Hello, CEO Olivia here. As I have already mentioned I live with Canine Idiopathic Epilepsy. My seizures generally occur every 21 days to 6 weeks & I will experience anywhere from a single to several Grand Mal seizures (clusters), usually spread over 24 hours but have gone on for several days. Other dogs seizures can be much more frequent. They may occur in clusters, or progress to the life-threatening state of status epilepticus which is one continuous seizure lasting 30 minutes or more, or a series of multiple seizures in a short time with no periods of normal consciousness. It can be difficult to tell status epilepticus from frequent cluster seizures; but both are considered life-threatening emergencies. Epilepsy is found in all breeds & mixed breeds of dogs. The prevalence of epilepsy in the general dog population has been estimated at .5 to 5.7%.
Seizures result from abnormal bursts of electrical activity in the brain. There are three main types:
• Extracranial, which are caused by outside factors that affect the brain, such as a poison or low blood sugar. Diagnosis is made via blood and urine tests.
• Intracranial, or structural, result when there is something wrong inside of the brain, such as a brain tumor. These are more worrisome & are diagnosed via MRI & spinal tap.
• Idiopathic, which are the most common type, result from a functional problem in the brain in which the neurons over-fire, causing the brain to become excessively excitable. Idiopathic seizures typically appear in dogs between one & five years of age & most commonly affect Cocker Spaniels, Labrador Retrievers & German Shepherds, although any breed can suffer from them.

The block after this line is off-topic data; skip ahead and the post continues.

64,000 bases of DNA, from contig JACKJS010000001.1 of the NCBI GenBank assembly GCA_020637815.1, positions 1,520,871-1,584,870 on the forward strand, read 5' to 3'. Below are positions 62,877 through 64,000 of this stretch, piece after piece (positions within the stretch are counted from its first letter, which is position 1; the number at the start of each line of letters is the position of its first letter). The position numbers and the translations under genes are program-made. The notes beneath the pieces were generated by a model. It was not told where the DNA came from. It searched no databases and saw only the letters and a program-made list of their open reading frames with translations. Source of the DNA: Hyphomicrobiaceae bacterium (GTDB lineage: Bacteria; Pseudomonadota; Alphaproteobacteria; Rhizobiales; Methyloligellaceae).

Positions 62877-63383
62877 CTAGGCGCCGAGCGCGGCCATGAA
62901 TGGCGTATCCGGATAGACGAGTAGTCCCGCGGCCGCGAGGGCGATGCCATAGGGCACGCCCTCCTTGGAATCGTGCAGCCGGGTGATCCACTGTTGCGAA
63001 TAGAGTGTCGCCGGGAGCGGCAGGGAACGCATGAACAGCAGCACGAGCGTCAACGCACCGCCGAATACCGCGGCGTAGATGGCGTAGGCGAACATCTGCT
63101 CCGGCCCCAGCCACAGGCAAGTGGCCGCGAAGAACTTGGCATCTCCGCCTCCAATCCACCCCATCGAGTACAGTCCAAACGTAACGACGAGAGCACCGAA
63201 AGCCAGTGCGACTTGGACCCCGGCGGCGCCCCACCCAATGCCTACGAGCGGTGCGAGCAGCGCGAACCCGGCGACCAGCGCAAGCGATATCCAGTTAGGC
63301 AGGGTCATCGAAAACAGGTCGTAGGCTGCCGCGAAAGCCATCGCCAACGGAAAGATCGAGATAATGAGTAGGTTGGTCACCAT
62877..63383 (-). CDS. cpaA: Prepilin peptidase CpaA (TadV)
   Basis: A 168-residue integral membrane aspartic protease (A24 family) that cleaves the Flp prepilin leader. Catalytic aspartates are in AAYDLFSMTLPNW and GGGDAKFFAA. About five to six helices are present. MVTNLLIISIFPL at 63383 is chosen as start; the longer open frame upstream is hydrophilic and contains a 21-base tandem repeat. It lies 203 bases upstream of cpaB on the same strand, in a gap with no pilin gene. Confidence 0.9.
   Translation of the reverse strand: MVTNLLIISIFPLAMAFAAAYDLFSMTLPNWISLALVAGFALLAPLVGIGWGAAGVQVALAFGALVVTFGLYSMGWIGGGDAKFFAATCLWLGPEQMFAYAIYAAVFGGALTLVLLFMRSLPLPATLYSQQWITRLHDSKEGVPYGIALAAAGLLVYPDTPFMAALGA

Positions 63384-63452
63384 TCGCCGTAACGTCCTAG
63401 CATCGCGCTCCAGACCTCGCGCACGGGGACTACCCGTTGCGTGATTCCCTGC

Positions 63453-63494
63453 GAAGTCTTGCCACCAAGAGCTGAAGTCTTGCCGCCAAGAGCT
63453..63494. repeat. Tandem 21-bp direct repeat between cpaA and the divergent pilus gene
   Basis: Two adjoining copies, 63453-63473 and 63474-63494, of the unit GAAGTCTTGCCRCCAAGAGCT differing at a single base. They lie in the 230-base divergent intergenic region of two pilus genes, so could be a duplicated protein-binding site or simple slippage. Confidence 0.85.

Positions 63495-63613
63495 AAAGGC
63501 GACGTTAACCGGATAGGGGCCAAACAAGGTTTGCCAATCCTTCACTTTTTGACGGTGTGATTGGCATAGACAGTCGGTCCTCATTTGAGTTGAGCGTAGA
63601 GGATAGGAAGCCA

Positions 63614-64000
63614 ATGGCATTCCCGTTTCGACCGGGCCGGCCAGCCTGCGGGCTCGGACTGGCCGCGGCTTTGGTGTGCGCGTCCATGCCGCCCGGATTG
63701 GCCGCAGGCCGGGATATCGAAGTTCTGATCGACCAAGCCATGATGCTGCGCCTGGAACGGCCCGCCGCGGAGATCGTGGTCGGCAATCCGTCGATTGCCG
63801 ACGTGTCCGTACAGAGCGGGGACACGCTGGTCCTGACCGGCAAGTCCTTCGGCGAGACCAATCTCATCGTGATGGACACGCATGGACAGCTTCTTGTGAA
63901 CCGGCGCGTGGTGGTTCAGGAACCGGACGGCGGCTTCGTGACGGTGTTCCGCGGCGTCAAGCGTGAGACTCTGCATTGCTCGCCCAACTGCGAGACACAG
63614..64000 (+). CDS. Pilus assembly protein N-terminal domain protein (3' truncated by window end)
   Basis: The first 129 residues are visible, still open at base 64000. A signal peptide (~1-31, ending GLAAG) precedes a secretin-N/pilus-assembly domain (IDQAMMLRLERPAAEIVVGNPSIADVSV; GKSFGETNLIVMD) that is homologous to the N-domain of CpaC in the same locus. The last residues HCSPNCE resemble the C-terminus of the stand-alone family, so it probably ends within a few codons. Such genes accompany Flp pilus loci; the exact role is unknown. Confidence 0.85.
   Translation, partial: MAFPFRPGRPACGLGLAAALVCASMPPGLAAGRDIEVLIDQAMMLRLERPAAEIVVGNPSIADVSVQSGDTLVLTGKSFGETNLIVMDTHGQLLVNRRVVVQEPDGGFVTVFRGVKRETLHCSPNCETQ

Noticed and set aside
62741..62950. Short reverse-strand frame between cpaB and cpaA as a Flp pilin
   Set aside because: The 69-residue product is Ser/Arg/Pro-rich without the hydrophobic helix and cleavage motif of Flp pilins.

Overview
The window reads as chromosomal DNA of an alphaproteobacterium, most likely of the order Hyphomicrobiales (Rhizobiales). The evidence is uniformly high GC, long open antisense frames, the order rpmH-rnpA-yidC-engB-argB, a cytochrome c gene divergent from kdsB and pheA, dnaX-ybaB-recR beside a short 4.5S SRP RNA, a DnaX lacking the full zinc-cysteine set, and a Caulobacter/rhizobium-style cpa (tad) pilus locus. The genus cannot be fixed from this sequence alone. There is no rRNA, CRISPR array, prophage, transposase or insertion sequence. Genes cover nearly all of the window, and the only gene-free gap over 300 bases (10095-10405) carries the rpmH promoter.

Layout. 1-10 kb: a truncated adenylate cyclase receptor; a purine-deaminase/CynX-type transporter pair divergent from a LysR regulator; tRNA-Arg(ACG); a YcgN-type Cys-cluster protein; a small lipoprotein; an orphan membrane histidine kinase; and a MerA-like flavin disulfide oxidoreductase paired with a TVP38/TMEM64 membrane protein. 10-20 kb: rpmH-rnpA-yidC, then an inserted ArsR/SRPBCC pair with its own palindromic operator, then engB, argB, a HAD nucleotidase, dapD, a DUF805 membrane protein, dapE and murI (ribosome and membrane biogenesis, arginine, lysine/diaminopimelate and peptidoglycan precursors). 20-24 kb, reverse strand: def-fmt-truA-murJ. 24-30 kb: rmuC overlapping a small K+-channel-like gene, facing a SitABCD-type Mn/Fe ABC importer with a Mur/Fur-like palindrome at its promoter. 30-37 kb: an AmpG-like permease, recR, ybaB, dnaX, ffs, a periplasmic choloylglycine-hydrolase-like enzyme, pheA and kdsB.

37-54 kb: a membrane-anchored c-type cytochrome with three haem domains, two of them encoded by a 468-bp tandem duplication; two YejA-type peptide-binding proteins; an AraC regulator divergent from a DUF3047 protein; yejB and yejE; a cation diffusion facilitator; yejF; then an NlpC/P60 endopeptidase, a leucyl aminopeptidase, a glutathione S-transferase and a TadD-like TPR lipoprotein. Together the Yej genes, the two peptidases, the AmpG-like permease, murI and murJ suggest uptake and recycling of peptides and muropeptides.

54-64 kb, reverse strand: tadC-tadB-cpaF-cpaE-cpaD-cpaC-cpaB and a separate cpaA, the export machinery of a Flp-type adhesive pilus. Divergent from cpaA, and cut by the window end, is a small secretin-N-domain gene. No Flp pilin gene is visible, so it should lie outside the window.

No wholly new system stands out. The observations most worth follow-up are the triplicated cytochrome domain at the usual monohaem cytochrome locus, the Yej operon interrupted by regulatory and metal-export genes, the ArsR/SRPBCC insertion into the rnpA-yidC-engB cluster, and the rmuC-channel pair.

Minimizing the total number of seizures & decreasing their frequency is critical, since it’s theorized that every time the brain has a seizure, it “learns” how to have the next seizure. This phenomenon is called “kindling,” & essentially it means that the more seizures a dog has, the more likely he will continue to have them. It is a vicious cycle that becomes harder to break with each episode.
I take a cocktail of anti seizure meds. My HuMom tries to control any external triggers such as chemicals, perfumes or car fumes. Generally a calm environment is maintained. My HuMom has learned & is watchful of the warning signs of an impending seizure such as pacing, hyperactivity, or neediness. It is sad that seeing me excited & zooming about may not always be a good sign.
If your dog is experiencing either mild or severe seizures, there is help for both of you. Work with your veterinarian & educate yourself on seizures & their treatment. Follow the vet’s instructions, never change medication or dosages without a consultation, be observant, monitor serum levels as recommended, have patience & be willing to try another form of treatment if that seems indicated. If you can contribute to a research project on seizures or epilepsy in your breed, participate in it. New research on epilepsy is on going.
CEO Olivia ❤